In July 1994, Price Waterhouse submitted their report which set out their analysis and recommendations for the Defence Forces. During research, the Price Waterhouse management consultancy Team received extensive briefs from the Defence Forces and visited several Army, Naval Service and Air Corps units including a visit to the Irish Battalion serving in Lebanon. The consultants also received submissions from the Defence Forces representative associations, The Representative Association of Commissioned Officers (RACO), The Permanent Defence Force Other Ranks Representative Association (PDFORRA) and the Reserve Defence Force Representative Association (RDFRA).

A team of Defence Force military officers, assisted the management consultants, in analysing the use of internal resources by constructing an operational cost management matrix. The team identified all current activities, examined the manpower resources and costed all examined activities. The benefit of each activity in terms of contribution to the general mission of the Defence Forces was examined. Opportunities for achieving increased efficiency and effectiveness, were recommended to the management consultancy firm.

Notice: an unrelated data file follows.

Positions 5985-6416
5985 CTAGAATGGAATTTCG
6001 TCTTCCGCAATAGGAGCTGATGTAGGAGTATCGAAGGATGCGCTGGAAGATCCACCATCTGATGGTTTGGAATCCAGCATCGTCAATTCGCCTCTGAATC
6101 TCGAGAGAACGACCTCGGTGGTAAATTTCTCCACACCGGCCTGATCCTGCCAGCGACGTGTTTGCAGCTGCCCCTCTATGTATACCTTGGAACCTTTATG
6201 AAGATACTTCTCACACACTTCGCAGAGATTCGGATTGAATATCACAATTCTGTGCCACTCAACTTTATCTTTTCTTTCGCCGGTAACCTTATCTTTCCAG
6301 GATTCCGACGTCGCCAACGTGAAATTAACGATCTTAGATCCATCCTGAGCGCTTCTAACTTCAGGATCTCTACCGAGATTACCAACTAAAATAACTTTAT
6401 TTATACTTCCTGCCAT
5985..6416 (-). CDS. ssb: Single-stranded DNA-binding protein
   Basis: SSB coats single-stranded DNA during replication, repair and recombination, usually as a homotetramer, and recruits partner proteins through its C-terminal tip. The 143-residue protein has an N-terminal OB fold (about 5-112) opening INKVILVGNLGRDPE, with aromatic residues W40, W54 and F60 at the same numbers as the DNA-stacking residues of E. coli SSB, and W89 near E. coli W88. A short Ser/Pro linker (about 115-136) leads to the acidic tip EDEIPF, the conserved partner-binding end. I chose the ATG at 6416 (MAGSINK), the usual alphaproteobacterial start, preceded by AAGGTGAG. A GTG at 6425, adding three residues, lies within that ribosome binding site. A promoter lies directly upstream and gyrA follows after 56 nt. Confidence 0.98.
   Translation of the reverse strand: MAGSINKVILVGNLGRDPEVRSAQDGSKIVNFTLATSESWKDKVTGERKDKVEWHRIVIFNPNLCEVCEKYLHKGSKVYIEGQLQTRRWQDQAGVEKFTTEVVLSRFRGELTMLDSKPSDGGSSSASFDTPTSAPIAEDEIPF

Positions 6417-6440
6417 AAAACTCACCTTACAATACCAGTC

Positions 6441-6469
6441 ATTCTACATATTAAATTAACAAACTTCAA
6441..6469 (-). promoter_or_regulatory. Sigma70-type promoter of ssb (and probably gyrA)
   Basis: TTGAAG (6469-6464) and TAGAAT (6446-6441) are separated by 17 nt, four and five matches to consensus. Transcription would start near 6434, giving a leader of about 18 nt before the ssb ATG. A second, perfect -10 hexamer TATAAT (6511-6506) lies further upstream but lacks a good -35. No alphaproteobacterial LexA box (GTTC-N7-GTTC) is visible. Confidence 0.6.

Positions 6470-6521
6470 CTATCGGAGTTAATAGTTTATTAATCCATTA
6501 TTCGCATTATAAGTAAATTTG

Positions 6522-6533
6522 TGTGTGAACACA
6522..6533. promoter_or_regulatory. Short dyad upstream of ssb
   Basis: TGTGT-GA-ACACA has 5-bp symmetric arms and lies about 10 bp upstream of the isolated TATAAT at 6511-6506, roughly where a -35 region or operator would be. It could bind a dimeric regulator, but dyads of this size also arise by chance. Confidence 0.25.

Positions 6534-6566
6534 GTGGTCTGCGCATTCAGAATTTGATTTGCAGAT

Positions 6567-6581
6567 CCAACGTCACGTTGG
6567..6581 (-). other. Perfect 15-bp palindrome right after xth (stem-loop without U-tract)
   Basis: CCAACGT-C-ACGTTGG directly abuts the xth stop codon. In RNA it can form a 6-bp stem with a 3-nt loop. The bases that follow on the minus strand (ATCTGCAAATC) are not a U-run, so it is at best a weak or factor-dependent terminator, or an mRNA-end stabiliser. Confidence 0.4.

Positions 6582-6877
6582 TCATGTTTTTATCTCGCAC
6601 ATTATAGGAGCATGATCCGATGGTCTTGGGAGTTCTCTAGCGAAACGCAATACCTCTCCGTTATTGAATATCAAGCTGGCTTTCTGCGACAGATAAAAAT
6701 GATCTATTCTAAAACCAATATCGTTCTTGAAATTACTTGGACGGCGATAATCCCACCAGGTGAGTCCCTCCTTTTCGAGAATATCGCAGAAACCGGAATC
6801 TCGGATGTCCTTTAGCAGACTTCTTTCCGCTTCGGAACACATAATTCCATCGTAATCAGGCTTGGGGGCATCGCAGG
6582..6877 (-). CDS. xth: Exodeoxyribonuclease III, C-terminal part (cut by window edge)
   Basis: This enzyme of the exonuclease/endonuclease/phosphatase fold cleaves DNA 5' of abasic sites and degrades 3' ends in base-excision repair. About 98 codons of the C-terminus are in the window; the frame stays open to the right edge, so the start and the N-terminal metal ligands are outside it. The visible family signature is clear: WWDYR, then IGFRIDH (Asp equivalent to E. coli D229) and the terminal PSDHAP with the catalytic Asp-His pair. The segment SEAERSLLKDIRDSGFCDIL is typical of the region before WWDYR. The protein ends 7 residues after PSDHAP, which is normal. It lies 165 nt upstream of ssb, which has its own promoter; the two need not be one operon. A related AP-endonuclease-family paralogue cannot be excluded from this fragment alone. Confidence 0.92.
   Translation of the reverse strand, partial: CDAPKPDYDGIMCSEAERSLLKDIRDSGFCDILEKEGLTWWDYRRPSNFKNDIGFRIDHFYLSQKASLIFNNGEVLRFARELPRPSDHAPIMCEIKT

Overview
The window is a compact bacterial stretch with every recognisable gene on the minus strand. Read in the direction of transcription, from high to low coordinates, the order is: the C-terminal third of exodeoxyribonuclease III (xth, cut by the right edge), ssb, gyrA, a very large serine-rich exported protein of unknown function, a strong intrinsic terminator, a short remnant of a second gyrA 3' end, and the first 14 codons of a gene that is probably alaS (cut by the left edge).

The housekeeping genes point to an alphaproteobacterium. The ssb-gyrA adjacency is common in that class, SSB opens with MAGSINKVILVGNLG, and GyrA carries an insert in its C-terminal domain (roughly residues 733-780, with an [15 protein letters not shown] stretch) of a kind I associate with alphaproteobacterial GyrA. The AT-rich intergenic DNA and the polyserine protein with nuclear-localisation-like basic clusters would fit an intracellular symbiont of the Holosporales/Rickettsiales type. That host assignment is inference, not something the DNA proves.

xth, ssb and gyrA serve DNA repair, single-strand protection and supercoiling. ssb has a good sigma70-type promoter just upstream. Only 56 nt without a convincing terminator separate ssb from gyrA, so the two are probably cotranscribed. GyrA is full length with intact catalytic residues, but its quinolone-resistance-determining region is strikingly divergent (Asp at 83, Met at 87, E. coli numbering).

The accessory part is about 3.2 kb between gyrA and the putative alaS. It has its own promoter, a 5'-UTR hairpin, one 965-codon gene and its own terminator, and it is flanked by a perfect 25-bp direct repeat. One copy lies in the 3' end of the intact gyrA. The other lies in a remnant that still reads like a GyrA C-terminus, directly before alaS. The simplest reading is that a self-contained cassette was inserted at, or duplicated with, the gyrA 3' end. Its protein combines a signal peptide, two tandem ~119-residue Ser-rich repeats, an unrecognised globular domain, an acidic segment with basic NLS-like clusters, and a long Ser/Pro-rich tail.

As the review progressed, the consultants reported at intervals to the EAG Steering Group to keep the Group informed of the consultant’s advancement. This procedure was useful for the EAG to give guidance to the management consultants. At several key stages during the review process interim reports were provided to the EAG Steering Group.

The stages were:

  • Assessment of the current situation
  • Development of future force characteristics
  • Decisions on the range of future options
  • Formulation of the overall recommendations
  • Completion of the draft report

Price Waterhouse submitted their report to the EAG and, in turn, the recommendations were forwarded to the Department of the Taoiseach at the end of December 1994.

In accepting the recommendations from the management consultants, the EAG also carefully considered documents submitted from the Military Authorities. The EAG acknowledges that a number of conclusions emerge from the analysis:

  • There is an unquestioned need for radical reform of the Permanent Defence Force (PDF) to enable it to carry out the tasks entrusted to it by Government.
  • An integrated programme of reform must be brought forward focussing on providing the PDF with appropriate structures, procedures and resources to enable it to discharge its duties adequately.
  • This reform programme should be developed with the full involvement of the Military Authorities;
  • A prime objective of this programme must be to make more personnel available for operational tasks.
  • The programme of reform must consider the changed situation caused by the cessation of violence on the one hand and developments in relation to European security policy on the other.